I also own a bit of your low-cost XAW as well, for ex-Canada investing. I also keep some cash as dry-powder! I am considering owning QQQ since you’ve mentioned you own that.
My question is: can you share some of the U.S. stocks that you own? You don’t really mention much on your Dividends page beyond a couple of U.S. stocks and it would be nice to know what you own and why. Thanks for considering this since I know you’re a bit private with your investing decisions and don’t share everything publicly for privacy reasons. Thank you.
Thanks for your question, and correct!
I don’t disclose everything, all the time, in one place on my site for a few reasons but I do try and share what I am comfortable with to help others of course or allow others to learn from my DIY investing mistakes! 🙂
I fully appreciate the desire to avoid any individual stock selection. With an indexed fund you own all the stocks: the good, some bad or indifferent.
You are correct in that I don’t disclose all U.S. stocks in my portfolio but I will share some stocks inside my RRSP on this occasion.
Here are the stocks in my own RRSP (not my wife’s) as per current state relative to portfolio weights I’ve maintained for a few years now:
- a mix of BLK, BEP/BEPC and BIP/BECP along with JNJ, PG and NEE.
I’ve compared my returns for the last 8-years or so with largely a buy-and-hold approach against XIU (Canada) and QQQ (U.S. tech) for quick fun:
Source: Portfolio Visualizer
(Notes: Blue Portfolio 1 – XIU; Orange Portfolio 2 – my portfolio; Red Portfolio 3 – QQQ. You can see if I went all-in with QQQ (orange) I would have done much better!?)
Ah, the future…
Again, none of these stocks or ETFs are recommendations for purchase.
Rather, I buy and hold some individual stocks from the U.S., mostly defensive plays, along with low-cost ETFs since I feel I get the best of both worlds: income today, growing income tomorrow to deploy as I please and broad-market ETFs that deliver higher equity returns to help us meet our investing objectives.
Beyond these stocks or QQQ inside my RRSP, another reminder I’ve also gravitated to owning more indexed ETFs like XAW inside my TFSA over time: to capture lazy growth inside that account. At the time of this update, XAW is up 8%+ for the year. Pretty good for staying boring. Things can always change…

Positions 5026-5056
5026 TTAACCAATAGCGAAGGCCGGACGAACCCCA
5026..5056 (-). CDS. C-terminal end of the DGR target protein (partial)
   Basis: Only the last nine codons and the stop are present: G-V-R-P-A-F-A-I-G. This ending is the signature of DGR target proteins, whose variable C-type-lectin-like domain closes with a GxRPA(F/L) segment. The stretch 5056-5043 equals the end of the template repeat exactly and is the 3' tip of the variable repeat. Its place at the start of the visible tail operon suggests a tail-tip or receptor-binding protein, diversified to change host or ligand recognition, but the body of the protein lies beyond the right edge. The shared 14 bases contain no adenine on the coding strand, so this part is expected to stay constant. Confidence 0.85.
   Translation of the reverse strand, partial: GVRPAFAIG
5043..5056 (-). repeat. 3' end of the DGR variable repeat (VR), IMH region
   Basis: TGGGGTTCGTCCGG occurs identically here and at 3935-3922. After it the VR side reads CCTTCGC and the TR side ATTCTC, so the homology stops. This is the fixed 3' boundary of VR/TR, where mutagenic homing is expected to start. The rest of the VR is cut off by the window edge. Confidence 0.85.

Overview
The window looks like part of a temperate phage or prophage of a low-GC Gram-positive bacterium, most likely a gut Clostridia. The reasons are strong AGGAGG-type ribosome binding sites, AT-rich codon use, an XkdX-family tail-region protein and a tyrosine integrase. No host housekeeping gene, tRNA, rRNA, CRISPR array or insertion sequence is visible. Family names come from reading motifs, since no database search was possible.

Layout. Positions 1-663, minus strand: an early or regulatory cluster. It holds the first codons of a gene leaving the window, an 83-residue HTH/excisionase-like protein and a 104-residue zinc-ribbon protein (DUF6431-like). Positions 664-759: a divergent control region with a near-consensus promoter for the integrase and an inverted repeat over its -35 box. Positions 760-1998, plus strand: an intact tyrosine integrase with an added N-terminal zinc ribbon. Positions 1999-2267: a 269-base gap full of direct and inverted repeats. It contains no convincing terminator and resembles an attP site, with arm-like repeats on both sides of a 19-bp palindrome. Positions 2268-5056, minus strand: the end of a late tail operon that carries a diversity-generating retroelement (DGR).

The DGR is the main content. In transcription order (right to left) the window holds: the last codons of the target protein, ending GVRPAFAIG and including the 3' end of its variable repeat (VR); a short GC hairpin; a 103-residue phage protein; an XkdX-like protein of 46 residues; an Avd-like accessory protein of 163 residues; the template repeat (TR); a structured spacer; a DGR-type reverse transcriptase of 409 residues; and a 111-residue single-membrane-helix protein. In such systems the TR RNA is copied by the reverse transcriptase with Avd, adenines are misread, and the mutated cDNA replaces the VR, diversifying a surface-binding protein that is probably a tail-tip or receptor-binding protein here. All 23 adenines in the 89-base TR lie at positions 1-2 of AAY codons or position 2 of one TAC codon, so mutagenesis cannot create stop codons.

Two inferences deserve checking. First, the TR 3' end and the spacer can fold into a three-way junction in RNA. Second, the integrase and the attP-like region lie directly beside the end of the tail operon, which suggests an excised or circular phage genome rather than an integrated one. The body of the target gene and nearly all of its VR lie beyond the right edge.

May 2023 Dividend Income Update
Well, time for the Projected Annual Dividend Income (PADI) update:
Keen readers will notice a massive $600+ jump in just one month from April 2023.
We haven’t done much but that also won’t happen every month!
I bought a bit of TD Bank recently but otherwise the dividend income is higher thanks to some key dividend raises in May:
- Telus (T)
- Pembina Pipeline (PPL)
- Bank of Montreal (BMO)
- Bank of Nova Scotia (BNS)
- CIBC (CM)
- Royal Bank (RY).
To put this new monthy update into perspective:
- That’s averaging $3,476 per month – getting closer to covering most basic expenses every month such as paying for food, shelter and transportation.
- A reminder we don’t intend to invest any money inside our taxable accounts at all, this year. We simply don’t have enough to go around… Our plan is to save for 2024 TFSA contributions starting this summer and hopefully be ready to roll when new TFSA contribution room opens us as of January 2024. This saving work remains directly aligned to our 2023 financial goals.
I look forward to sharing more updates next month.
With diligent, multi-decade savings for retirement, I believe many Canadians can build a decent retirement nest egg using low-cost ETFs. I was only happy to share my thoughts as part of the Best ETFs for 2023 with my peers and colleagues at MoneySense here.
How much do you need if you want to spend more in retirement: what does it take to retire on $6,000 per month?